UAW Members at General Motors Ratify Contract – The New York Times

Members of the United Automobile Workers union have backed new contracts with the three major U.S. automakers, agreements that provide steep wage increases and other benefits that had eluded the union for more than 20 years.

In the most hotly contested vote, General Motors’ tentative contract agreement won the support of 55 percent of the nearly 36,000 members who voted, according to a tally of all GM locals released Thursday by the union.

Preliminary agreements with Ford Motor and Stellantis, maker of brands such as Jeep and Chrysler, appeared to be at a much greater margin for approval as they reported near-complete results.

A union spokesman confirmed the figures were accurate but declined further comment.

The agreements are similar across all three automakers and increase the top wage for production workers by 25 percent, from $32 to more than $40 over four and a half years. They were reached last month after a six-week wave of strikes that hobbled companies – a strategy spearheaded by the union’s new leader, Shawn Fain, who had vowed to take a more adversarial approach to negotiations than his predecessors.

The agreements appear to have quickly gained traction across the auto industry, with Toyota, Hyundai and Honda announcing significant wage increases at non-union plants across the United States just days later.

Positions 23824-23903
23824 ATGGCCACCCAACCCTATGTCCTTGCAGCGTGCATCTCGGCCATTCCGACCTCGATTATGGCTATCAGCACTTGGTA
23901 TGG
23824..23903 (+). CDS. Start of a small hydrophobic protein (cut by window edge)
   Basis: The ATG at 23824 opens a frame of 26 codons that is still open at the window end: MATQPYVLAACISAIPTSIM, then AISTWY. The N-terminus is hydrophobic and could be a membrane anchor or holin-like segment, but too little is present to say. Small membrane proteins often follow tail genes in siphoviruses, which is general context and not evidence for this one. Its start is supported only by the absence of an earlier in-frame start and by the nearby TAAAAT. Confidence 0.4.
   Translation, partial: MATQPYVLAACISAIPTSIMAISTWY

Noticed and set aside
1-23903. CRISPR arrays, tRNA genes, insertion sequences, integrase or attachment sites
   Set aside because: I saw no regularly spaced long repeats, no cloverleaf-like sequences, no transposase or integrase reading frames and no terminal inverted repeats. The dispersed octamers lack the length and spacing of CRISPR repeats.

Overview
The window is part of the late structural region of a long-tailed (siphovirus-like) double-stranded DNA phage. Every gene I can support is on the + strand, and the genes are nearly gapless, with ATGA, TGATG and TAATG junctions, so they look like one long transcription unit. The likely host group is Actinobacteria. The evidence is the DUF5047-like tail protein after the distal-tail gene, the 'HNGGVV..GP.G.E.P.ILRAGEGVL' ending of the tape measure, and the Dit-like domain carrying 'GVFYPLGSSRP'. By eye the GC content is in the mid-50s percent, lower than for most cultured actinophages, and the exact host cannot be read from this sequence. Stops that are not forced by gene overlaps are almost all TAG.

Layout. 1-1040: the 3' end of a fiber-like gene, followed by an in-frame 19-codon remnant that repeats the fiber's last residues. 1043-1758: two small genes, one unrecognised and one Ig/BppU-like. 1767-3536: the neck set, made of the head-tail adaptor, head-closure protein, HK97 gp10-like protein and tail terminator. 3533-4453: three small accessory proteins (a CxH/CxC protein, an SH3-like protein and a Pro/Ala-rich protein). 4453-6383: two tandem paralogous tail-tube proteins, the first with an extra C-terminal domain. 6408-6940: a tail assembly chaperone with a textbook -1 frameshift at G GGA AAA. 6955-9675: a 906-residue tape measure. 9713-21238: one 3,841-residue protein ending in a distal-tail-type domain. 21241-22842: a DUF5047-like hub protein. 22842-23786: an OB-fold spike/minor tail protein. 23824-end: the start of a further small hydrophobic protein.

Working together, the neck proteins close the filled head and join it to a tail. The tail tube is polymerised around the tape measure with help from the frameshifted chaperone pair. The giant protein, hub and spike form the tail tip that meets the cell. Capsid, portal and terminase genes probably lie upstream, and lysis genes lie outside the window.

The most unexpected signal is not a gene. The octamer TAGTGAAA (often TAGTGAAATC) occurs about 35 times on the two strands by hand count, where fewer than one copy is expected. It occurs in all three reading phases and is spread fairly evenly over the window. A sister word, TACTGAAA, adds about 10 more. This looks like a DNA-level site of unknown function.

“We call this the UAW bump, and that stands for ‘U Are Welcome,’” Mr. Fain said this week in testimony before the Senate Health, Education, Labor and Pensions Committee. “And we are very proud of that. And when these workers choose to organize and join the UAW, they will see the full benefits of union membership and get what they fully deserve.”

Mr Fain said the union was trying to capitalize on its momentum by mounting vigorous campaigns to organize in non-union workplaces, and in remarks submitted to the committee, he added that thousands of workers had already contacted the union union and signed union cards.

But even Mr. Fain’s tough approach in talks with the Big Three did not result in attractive terms for many union members. GM workers at several major factories voted overwhelmingly against the tentative agreement.

In contrast, members of the International Brotherhood of Teamsters recently approved a new contract with United Parcel Service with 86 percent approval, while a new contract between the Writers Guild of America and Hollywood studios was approved with 99 percent approval.

Rebecca Givan, a labor studies professor at Rutgers University, said Mr. Fain had won a major victory even though he had taken office just months earlier with the goal of reorienting the union.

She said the union’s approach of first striking at a few plants and then striking over time had “really turned a lot of conventional wisdom on its head” in the labor movement and proved unusually successful in reversing some of the concessions that had been made the union had accepted years earlier, such as suspending a cost-of-living adjustment.

“Employers have really assumed that once they get rid of something, they don’t have to worry about it anymore,” Dr. Givan. “It shows that if workers build enough power, they can win things back.”

In some respects, the relatively narrow scope for ratification could strengthen the union’s position in future negotiations. Dr. Givan said this showed workers’ expectations were high and would lend credence to the union’s claims that it could not settle for a weak tariff.